Meet my grandson, Jack. He was nine years old when this picture was taken and a typical gadget-gamer of our modern age. I introduced him to hiking.
On this day we had climbed Great Blue Hill in the Blue Hills Reservation of Massachusetts. My father used to say that there is a time and place for everything. Today was not the time nor the place for games and gadgetry; we were out to enjoy nature and get some exercise. We had just beat a bus unloading a slew of children, so we got going.
I had two quarters in my pocket, and we made a wager starting out: If Jack saw the first animal, he would get a quarter. “Be on the lookout,” I said.
I showed him the red-dot trail to the summit and gave him the job of following the red dots on the trees while I walked behind. A couple of times he wandered, not finding a dot. “Then, look behind you,” I said. And, sure enough, he saw one which confirmed our heading.
But he was more interested in quarters. “Grandpa, do birds count?” he asked, as he spotted what looked like a crow. “No,” I said.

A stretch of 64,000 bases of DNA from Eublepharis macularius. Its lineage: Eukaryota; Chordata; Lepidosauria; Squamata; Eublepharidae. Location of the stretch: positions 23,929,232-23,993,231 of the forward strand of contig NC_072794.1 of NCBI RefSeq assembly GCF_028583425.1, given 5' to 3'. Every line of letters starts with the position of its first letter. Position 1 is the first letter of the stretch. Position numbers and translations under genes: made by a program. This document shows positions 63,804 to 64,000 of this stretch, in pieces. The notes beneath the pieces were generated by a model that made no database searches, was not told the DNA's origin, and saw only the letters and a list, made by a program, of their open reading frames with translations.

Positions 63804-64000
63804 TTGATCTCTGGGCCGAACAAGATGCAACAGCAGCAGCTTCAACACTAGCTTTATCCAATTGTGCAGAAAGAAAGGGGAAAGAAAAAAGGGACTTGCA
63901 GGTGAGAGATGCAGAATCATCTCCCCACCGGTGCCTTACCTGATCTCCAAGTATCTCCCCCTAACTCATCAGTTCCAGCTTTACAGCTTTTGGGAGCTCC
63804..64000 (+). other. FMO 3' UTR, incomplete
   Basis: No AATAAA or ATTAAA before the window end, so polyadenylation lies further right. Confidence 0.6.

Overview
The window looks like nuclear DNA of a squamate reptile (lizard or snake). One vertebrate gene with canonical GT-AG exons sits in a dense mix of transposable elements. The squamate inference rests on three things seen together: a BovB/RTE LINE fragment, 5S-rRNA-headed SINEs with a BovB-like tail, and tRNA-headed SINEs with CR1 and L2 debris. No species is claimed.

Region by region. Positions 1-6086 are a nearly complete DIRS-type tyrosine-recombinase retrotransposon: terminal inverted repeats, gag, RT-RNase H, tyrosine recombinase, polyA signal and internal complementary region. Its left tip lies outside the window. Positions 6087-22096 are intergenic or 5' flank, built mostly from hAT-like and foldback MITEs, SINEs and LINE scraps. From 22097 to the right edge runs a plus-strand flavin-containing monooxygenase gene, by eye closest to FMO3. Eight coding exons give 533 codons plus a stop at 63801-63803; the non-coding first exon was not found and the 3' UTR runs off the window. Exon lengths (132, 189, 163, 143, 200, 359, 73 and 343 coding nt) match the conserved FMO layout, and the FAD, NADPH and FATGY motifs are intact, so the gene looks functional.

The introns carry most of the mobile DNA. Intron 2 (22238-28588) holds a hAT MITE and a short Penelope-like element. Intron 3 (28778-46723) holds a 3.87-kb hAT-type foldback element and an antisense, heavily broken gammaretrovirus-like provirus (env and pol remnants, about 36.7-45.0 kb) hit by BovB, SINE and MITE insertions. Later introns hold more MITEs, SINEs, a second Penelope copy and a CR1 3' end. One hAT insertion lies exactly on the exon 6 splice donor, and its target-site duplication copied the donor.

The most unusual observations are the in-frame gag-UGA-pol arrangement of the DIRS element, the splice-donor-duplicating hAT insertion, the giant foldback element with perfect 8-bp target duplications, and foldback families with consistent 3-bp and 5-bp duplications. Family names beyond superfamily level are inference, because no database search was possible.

A few minutes later, he pointed with a wry grin, “What about frogs?”
“Well, I suppose,” and I handed him a quarter. “But I mean a real animal. I’ve got one more quarter if you see something first that’s furry and runs on legs.”
On the summit we snacked and looked around the weather observatory. People were working inside and our national flag waved in the breeze. A biker had pedaled up the auto road and gulped water from his bottle.
I was beginning to think that we might not see any animals, for I hadn’t even spotted a squirrel. On the way down, Jack asked if fish counted as we hiked by a small pond. I just looked at him and matched his wry grin. But a while later, I saw a blur of something dart to my right.
“Grandpa, a chipmunk.”
“Right!” I handed Jack his quarter.